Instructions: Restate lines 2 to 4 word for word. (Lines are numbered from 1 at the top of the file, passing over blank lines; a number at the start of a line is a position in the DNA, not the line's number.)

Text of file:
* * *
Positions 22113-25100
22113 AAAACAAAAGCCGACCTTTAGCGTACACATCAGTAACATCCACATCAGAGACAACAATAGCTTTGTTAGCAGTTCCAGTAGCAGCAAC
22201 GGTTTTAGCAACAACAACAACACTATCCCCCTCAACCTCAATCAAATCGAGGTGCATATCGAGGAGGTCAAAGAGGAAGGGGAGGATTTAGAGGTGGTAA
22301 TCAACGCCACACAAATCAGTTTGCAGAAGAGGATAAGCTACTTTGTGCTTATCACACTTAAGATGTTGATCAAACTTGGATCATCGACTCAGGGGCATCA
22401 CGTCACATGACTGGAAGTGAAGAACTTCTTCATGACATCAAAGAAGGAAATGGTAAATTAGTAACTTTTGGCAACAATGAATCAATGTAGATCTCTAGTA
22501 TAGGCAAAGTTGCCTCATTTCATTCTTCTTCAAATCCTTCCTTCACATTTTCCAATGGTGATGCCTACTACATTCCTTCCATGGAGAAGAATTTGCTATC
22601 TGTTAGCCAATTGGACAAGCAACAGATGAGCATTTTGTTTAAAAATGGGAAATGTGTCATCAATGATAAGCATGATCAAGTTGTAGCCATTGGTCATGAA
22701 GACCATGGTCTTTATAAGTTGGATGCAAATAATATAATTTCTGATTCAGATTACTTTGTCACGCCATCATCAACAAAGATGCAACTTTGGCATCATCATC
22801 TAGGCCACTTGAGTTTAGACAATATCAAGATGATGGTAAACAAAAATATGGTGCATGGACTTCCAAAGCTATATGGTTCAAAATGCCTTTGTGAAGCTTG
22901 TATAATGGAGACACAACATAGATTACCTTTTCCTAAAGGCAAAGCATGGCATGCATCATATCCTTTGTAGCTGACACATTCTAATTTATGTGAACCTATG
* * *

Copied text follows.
22113 AAAACAAAAGCCGACCTTTAGCGTACACATCAGTAACATCCACATCAGAGACAACAATAGCTTTGTTAGCAGTTCCAGTAGCAGCAAC
22201 GGTTTTAGCAACAACAACAACACTATCCCCCTCAACCTCAATCAAATCGAGGTGCATATCGAGGAGGTCAAAGAGGAAGGGGAGGATTTAGAGGTGGTAA
22301 TCAACGCCACACAAATCAGTTTGCAGAAGAGGATAAGCTACTTTGTGCTTATCACACTTAAGATGTTGATCAAACTTGGATCATCGACTCAGGGGCATCA